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    Lens implant (above) and an image of the lens implant in the eye after cataract surgery (right)

    CATARACT

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    Cataract is the clouding of the natural lens in the eye which occurs as people get older. Development of cataracts can occur more rapidly after glaucoma surgery, and special care is required in the management of such cases in order to prevent failure of any previous surgical intervention to lower the eye pressure.

    Patients with cataracts may notice a gradual deterioration in the quality of their vision over time, with an increased need to frequently update their spectacle prescription. Other symptoms may include difficulty in reading and performing close work, and glare or dazzle from oncoming headlights when driving a motor vehicle at night.

    Patients with cataracts may notice a gradual deterioration in the quality of their vision over time, with an increased need to frequently update their spectacle prescription. Other symptoms may include difficulty in reading and performing close work, and glare or dazzle from oncoming headlights when driving a motor vehicle at night.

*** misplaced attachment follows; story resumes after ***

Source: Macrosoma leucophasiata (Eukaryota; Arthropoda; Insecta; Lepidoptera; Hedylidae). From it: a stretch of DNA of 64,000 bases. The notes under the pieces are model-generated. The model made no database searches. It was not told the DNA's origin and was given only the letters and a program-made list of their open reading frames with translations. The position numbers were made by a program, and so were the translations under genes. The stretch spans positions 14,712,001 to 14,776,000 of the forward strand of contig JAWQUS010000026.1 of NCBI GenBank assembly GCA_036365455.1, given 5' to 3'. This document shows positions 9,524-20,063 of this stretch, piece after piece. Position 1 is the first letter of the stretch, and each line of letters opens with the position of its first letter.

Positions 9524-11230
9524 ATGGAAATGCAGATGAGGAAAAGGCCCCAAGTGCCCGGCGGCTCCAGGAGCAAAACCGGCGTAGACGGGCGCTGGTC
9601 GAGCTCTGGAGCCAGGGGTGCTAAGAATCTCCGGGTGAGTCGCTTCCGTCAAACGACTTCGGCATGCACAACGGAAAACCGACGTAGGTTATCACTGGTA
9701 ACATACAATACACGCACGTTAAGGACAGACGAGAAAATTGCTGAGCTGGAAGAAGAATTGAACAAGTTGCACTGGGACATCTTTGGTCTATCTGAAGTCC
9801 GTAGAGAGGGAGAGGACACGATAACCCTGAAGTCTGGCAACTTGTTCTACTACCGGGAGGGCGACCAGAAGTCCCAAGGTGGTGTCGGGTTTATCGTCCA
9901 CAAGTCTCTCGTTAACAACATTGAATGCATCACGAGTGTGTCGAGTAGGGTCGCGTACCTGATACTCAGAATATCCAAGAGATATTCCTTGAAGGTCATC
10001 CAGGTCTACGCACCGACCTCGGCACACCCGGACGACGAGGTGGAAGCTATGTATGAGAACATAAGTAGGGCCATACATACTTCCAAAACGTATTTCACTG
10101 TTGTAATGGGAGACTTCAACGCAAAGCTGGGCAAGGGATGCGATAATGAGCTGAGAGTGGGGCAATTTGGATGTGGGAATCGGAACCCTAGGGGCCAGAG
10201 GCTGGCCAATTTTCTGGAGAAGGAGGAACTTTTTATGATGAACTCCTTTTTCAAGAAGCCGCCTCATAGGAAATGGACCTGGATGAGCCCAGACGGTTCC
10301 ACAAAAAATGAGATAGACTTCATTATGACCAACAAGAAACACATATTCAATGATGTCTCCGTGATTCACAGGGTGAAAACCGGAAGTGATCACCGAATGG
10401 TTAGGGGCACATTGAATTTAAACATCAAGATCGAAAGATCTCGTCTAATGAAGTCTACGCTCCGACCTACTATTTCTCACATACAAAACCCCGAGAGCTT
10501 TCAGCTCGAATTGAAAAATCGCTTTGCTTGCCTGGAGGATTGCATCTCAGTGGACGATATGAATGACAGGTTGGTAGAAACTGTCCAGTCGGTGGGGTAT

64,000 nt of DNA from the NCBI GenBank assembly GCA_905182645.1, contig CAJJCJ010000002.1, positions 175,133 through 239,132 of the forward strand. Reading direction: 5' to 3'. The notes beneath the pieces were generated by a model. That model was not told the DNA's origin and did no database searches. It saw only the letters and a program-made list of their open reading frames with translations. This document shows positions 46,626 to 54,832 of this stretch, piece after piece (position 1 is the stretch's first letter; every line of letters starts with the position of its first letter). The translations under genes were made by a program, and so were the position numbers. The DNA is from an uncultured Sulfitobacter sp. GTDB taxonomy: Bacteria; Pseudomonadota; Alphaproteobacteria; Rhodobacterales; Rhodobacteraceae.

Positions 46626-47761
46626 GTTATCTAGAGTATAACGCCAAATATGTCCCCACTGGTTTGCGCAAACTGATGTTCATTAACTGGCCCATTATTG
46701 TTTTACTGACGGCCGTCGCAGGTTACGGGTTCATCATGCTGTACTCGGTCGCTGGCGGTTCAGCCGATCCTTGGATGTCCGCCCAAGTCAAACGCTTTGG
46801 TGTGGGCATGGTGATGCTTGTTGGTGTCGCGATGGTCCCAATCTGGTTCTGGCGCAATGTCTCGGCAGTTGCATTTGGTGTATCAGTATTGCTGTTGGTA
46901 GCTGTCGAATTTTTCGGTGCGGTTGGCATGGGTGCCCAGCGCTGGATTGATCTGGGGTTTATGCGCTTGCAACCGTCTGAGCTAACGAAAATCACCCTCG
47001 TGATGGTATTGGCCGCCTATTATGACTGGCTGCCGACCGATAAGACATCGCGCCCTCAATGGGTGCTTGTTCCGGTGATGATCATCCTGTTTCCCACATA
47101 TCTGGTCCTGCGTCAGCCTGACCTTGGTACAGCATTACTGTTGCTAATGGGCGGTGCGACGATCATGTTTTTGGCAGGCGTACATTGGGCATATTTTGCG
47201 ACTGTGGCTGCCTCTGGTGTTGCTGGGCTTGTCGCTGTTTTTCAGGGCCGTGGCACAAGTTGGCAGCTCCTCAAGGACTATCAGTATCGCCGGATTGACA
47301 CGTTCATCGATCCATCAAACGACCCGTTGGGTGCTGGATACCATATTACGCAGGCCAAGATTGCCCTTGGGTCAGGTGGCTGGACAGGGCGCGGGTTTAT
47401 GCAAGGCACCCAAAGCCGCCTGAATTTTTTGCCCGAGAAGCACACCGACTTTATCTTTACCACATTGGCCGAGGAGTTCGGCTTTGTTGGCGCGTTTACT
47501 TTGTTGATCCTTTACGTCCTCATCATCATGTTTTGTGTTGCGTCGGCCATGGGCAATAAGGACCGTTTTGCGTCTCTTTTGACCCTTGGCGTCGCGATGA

Cataract surgery involves using ultrasound ("phacoemulsification") to break down and remove the cloudy lens, followed by injection of a plastic lens that stays in the eye forever. Surgery is usually performed as a day case using drops alone to numb the eye, however more deeper numbing of the eye and even sedation is possible should patients desire. The operation takes around twenty minutes and the significant improvement in vision is usually noticed within the first few days after surgery. Following surgery, patients do not usually require glassed for distance vision, but reading glasses may be required.

    For a more detailed information booklet on what to expect before, during and after cataract surgery, please click here. For a more detailed animation of how cataract surgery is performed please click here.